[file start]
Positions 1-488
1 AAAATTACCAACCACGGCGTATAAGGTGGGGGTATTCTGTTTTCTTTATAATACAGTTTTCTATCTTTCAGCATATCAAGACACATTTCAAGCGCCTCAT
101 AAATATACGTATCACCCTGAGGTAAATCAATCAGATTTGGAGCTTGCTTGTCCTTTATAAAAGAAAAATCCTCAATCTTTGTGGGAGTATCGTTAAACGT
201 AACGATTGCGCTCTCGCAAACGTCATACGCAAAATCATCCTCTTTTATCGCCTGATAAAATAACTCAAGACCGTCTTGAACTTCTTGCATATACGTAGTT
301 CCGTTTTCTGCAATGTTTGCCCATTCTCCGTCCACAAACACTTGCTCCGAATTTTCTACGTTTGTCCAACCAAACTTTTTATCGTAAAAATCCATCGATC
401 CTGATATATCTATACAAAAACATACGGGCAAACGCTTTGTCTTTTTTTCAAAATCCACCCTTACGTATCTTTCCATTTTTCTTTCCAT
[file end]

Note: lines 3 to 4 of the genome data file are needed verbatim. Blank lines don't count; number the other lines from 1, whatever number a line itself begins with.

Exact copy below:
101 AAATATACGTATCACCCTGAGGTAAATCAATCAGATTTGGAGCTTGCTTGTCCTTTATAAAAGAAAAATCCTCAATCTTTGTGGGAGTATCGTTAAACGT
201 AACGATTGCGCTCTCGCAAACGTCATACGCAAAATCATCCTCTTTTATCGCCTGATAAAATAACTCAAGACCGTCTTGAACTTCTTGCATATACGTAGTT